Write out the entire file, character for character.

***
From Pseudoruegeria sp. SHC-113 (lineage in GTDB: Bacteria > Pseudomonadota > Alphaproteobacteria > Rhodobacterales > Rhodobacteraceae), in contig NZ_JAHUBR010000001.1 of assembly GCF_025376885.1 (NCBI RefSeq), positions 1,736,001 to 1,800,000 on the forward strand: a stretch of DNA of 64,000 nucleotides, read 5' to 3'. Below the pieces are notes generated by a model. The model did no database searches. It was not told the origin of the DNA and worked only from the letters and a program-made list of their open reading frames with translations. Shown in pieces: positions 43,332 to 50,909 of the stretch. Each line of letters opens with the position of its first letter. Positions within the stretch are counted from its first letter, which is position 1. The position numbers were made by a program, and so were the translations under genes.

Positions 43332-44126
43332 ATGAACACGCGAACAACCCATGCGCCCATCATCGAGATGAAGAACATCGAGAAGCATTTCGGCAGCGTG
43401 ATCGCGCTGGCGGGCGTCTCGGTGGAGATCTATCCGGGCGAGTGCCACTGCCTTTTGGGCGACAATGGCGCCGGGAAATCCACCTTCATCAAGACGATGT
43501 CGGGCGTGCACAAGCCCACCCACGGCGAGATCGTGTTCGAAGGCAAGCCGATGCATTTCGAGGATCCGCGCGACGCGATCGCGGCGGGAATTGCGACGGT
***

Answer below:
From Pseudoruegeria sp. SHC-113 (lineage in GTDB: Bacteria > Pseudomonadota > Alphaproteobacteria > Rhodobacterales > Rhodobacteraceae), in contig NZ_JAHUBR010000001.1 of assembly GCF_025376885.1 (NCBI RefSeq), positions 1,736,001 to 1,800,000 on the forward strand: a stretch of DNA of 64,000 nucleotides, read 5' to 3'. Below the pieces are notes generated by a model. The model did no database searches. It was not told the origin of the DNA and worked only from the letters and a program-made list of their open reading frames with translations. Shown in pieces: positions 43,332 to 50,909 of the stretch. Each line of letters opens with the position of its first letter. Positions within the stretch are counted from its first letter, which is position 1. The position numbers were made by a program, and so were the translations under genes.

Positions 43332-44126
43332 ATGAACACGCGAACAACCCATGCGCCCATCATCGAGATGAAGAACATCGAGAAGCATTTCGGCAGCGTG
43401 ATCGCGCTGGCGGGCGTCTCGGTGGAGATCTATCCGGGCGAGTGCCACTGCCTTTTGGGCGACAATGGCGCCGGGAAATCCACCTTCATCAAGACGATGT
43501 CGGGCGTGCACAAGCCCACCCACGGCGAGATCGTGTTCGAAGGCAAGCCGATGCATTTCGAGGATCCGCGCGACGCGATCGCGGCGGGAATTGCGACGGT